- The Washington Times - Sunday, July 6, 2003

The game, called “Dance Dance Revolution Extreme,” costs 75 cents and offers players a handful of minute-long songs in full stereo with pink and yellow lights pulsing to the beat.

Michael Walter and Luis Aguilera, both 18, step onto the metal dance pad that controls the popular machine. Speakers blast a disco melody into the Silver Spring arcade.

Mr. Walter stomps his four directional foot pads in an effort to hold the beat, coordinating his movements with the arrows sliding up the screen. A small crowd gathers to watch the dancing duo through the arcade’s front window. A minute of frantic action leaves the two teens winded and sweating.

“Oh, yeah, it’s addictive,” says Mr. Aguilera, who will be a senior this fall at Montgomery Blair High School.



Mr. Walter, who will attend Johns Hopkins University this fall, added: “It’s generally not a good idea to eat before you do this.”

The $10 billion video game industry scores high with college students, but often for more than simple entertainment, a national report says.

Video games have become “virtually commonplace” among college students, who have found ways to squeeze them into their schedules at no apparent expense to their study time, says the report, conducted by the Pew Internet and American Life Project

“Games today are as common as television and newspapers,” said Steve Jones, senior research fellow at Pew and principal author of the study, titled “Let the Games Begin: Gaming Technology and Entertainment Among College Students.”

Students “learn how to manage their time with gaming being part of life. They’ve learned how to incorporate them simultaneously.”

“Simultaneously” can mean playing “Tetris” via cell phones in class, jumping between Internet research and online poker, or tossing aside books for a half-hour rendezvous with a Playstation 2, said Mr. Jones, a communications professor at the University of Illinois at Chicago.

College students focus most of their game time in the evening hours, with 41 percent playing after 9 p.m. and 37 percent playing between 5 and 9 p.m., the Pew study found. About 69 percent of the students started with video games in elementary school, the report said.

Students say the experience helps maintain friendships.

“There are actually a lot of different people I’ve met through ‘Dance Dance Revolution,’” said Mr. Walter, adding that he typically plays three to four hours at a time “at least once a week,” usually after school or on weekends.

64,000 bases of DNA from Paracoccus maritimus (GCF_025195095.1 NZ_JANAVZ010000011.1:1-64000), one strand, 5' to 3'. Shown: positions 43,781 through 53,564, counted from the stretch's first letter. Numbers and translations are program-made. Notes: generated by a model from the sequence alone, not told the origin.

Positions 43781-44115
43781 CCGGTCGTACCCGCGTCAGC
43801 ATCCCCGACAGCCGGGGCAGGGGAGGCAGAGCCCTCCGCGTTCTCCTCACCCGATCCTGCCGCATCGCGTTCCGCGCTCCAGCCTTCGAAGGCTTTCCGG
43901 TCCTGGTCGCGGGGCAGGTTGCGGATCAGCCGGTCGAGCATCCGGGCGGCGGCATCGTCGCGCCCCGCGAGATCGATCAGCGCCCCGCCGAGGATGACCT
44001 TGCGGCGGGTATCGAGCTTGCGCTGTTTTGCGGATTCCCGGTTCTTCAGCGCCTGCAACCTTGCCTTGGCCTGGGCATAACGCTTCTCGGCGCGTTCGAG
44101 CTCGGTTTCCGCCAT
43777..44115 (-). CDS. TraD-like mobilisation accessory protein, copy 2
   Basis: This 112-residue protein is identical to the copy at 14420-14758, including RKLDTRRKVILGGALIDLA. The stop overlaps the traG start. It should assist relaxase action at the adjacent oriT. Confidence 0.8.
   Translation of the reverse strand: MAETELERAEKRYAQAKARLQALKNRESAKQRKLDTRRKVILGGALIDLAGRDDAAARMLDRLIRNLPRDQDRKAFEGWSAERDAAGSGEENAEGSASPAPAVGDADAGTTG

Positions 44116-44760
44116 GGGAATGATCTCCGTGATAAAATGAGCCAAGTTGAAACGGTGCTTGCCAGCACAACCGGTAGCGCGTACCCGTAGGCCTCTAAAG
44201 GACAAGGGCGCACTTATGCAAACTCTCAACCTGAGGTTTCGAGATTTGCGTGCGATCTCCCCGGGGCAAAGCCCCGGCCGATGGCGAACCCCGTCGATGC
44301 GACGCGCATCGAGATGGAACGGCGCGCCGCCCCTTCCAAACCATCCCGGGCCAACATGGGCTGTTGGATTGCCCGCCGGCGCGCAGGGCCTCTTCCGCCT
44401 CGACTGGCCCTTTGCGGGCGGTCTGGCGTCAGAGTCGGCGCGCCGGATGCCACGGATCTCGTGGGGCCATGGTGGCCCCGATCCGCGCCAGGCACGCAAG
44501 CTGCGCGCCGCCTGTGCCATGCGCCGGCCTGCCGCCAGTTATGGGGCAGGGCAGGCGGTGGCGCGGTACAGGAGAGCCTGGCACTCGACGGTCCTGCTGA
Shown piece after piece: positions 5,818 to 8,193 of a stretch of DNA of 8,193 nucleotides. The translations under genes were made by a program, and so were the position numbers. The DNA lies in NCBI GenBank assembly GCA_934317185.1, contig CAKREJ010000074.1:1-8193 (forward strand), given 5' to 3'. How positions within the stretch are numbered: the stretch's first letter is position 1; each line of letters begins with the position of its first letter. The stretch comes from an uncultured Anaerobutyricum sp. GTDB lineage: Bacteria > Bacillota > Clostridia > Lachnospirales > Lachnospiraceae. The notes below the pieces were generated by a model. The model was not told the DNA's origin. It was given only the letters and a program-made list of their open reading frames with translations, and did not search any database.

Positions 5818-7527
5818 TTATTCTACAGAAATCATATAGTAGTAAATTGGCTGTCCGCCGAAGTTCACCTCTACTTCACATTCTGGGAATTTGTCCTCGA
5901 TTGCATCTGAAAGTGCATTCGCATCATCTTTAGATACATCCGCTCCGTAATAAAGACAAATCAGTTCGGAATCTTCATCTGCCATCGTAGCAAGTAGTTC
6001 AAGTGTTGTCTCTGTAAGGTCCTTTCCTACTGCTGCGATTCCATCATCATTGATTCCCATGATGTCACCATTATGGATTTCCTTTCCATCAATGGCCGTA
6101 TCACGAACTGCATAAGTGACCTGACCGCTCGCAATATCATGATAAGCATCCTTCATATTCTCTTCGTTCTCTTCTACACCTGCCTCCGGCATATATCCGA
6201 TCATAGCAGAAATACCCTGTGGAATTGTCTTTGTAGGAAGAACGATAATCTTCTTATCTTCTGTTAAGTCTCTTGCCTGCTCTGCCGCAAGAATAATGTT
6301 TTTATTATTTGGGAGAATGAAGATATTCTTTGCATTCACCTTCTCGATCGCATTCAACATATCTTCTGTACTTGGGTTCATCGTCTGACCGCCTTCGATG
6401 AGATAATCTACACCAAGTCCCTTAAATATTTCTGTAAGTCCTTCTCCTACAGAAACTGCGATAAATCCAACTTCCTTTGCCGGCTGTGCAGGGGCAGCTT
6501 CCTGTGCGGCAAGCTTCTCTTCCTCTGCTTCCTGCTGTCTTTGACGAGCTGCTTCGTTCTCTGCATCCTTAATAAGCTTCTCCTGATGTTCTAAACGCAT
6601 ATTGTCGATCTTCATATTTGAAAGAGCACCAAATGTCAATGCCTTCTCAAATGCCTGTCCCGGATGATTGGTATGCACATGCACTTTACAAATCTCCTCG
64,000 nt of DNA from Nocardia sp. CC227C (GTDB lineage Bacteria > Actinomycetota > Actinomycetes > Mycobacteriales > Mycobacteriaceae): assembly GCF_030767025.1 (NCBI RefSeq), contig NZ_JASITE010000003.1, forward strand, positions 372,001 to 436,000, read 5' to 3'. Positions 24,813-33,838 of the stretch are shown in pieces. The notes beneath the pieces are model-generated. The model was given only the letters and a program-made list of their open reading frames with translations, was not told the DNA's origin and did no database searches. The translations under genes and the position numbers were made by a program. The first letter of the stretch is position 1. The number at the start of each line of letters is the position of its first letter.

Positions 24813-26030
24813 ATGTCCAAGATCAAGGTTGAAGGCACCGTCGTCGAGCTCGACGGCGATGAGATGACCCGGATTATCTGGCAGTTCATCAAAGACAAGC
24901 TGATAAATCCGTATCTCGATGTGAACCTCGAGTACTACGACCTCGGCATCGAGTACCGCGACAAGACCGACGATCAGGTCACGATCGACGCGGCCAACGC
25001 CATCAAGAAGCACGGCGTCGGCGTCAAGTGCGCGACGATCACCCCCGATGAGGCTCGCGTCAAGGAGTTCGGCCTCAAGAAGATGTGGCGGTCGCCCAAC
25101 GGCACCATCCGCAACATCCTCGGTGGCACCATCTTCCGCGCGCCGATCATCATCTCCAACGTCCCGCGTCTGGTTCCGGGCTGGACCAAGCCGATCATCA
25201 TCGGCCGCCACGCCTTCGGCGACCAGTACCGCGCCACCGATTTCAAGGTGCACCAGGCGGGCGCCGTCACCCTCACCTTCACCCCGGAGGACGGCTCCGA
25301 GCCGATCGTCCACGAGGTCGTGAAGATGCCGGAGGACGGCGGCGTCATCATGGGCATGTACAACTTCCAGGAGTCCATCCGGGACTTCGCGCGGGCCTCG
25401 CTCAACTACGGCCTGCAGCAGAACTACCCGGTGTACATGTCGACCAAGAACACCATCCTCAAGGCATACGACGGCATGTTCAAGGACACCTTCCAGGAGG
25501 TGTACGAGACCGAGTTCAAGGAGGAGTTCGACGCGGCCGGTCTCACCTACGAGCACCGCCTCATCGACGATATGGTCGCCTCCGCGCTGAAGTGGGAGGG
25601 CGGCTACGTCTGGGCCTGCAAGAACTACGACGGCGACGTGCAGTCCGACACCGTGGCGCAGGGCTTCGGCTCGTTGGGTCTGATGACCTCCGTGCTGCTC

Students playing video games together quickly form bonds, Mr. Jones said.

“They were doing it together, interacting although not all were playing, and it seemed like a lot of fun,” Mr. Jones said. “They were actively participating in the process, giving each other advice, sharing ‘war stories’ and trash talking. … That’s not what we expected.”

Students also reported mostly positive, and few negative, side effects from gaming. Roughly two-thirds said gaming had no effect on academic performance, although 48 percent acknowledged that playing kept them from studying “some” or “a lot.”

Critics warn that video games — particularly violent ones — can have negative consequences. Popular games such as “Doom” or “Mortal Kombat” can increase aggressive thoughts, feelings and behavior among youths, the American Psychological Association has warned.

“Violent video games provide a forum for learning and practicing aggressive solutions to conflict situations,” Craig Anderson, head of the psychology department at Iowa State University, wrote in an APA statement.

The most popular computer games include “first-person shooters” such as “Quake,” “Doom” and “Everquest,” the Pew study said, but simple time-passers such as solitaire and backgammon also ranked high.

About 75 percent of teenage boys play Internet games, but so do 57 percent of teenage girls.

“That was a surprise,” Mr. Jones said. “The common conception about Internet gaming was that most were male, that they were all playing first-person shooters, but that’s really not the case.”

The Pew survey, designed to reflect the demographics of the country’s college population, was taken during the beginning and end of academic years in 2002.

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